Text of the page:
Auctions are fun though and eBay was pretty much first to the online marketplace party — so that definitely counts for something. Unfortunately, eBay has been continuing to tilt their allegiance to Buyers leaving Sellers feeling quite abandoned.
If you have nothing nice to say, though, don’t say anything at all. eBay is still the Gorilla and they aren’t going anywhere. If you’re selling online, eBay is still a solid option in comparison to the multitude of online marketplace companies not on this list.
You can’t help but feel happy when you’re on Etsy and if you’re planning to sell hand-knit sweaters, it’s a great option. Etsy allows you to quickly set up a shop, brand yourself (a little bit), and start selling. I’ve been in touch with many Etsy sellers and a lot of them are satisfied with the service they receive.
The fees, though, are another story. Etsy is rare in the fact that they actually charge sellers to post an item — $0.20. This may be trivial IF you’re only selling a couple items, but it’s only the beginning of their fee collection. There are listing fees, selling fees, Paypal fees, promotion fees, shipping label fees, multi-quantity order fees, credit card processing fees, etc. Expect to pay, at minimum, $0.20 to post, 3.5% to sell, a variable shipping label rate, and 3% in credit card or Paypal fees.
Etsy is also suffering from the massive marketplace issue. There are simply too many people selling on the site which causes a ton of price competition, duplicate items, and even mirror stores people literally steal your ideas and open a nearly identical store).
If you’re selling a few handmade items, Etsy is significantly better than eBay or Amazon. However, beware of the fees and exposure issues before you post.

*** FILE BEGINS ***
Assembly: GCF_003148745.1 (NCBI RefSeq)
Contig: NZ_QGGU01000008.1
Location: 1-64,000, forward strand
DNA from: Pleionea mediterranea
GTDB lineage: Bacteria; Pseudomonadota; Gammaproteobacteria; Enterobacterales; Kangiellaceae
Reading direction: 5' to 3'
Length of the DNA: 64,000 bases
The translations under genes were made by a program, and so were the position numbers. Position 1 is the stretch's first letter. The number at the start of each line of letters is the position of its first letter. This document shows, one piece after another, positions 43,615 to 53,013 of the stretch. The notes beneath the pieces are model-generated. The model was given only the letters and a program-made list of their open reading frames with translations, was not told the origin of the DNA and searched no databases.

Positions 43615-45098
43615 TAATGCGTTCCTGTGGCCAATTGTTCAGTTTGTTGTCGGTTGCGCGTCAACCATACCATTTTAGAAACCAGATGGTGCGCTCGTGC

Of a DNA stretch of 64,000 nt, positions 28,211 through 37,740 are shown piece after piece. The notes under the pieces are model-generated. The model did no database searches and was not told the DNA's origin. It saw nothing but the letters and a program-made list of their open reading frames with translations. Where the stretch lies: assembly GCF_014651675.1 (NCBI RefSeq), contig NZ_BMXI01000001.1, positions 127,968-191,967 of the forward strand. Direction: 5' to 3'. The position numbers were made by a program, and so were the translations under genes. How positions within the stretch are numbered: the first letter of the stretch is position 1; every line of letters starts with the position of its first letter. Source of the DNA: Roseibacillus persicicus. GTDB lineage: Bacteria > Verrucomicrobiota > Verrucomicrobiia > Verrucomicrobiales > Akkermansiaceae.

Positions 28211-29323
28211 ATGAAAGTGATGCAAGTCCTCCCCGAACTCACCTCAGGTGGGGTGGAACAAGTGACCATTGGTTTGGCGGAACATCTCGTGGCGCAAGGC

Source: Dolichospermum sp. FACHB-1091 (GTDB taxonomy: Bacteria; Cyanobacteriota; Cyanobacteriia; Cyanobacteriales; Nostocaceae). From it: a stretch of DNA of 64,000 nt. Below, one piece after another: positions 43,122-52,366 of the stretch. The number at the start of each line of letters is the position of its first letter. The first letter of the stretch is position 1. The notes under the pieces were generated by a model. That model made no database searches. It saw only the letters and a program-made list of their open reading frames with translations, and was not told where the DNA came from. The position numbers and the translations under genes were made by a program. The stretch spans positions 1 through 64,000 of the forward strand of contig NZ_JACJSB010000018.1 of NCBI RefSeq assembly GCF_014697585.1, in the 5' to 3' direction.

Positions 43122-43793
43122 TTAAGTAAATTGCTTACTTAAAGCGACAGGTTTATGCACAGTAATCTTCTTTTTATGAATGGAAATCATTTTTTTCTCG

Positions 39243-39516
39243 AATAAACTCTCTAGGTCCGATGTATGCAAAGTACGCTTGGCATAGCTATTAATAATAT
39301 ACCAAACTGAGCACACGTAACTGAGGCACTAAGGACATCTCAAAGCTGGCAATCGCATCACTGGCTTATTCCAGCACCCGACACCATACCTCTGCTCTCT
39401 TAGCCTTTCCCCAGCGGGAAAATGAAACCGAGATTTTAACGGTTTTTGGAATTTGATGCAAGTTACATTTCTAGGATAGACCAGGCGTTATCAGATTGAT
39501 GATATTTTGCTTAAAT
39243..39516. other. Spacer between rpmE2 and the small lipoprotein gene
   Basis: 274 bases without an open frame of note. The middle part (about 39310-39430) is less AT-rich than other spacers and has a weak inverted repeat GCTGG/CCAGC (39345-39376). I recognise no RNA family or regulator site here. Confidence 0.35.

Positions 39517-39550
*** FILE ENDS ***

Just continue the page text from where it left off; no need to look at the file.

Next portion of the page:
Craigslist serves its purpose. There is nothing bad to say about Craigslist because, well, you go there knowing exactly what you’ll be getting — a free classified ad. If you’re selling a car or couch and want someone to come haul it away, Craigslist is a great tool. It’s entirely not Craigslist’s fault, but the whole online classified ad space is somewhat fundamentally flawed for selling your stuff, though.
I recently spoke with a family friend about her experience selling a coffee table on Craigslist. The reason she chose the platform was that she desired local pickup and a free listing. While Craigslist does provide a lot of flexibility, sometimes that flexibility is detrimental. In this case there were two buyers for her table at the same time each hounding her with requests and promises that “they have the cash but want to negotiate when they meet.” Not a very comforting experience. Furthermore, it is common to find ghost listings on Craigslist — items that have already been sold but the seller hasn’t removed it. On the contrary, buyers may say they’re coming to purchase an item, so the seller takes down the listing, and the buyer never shows.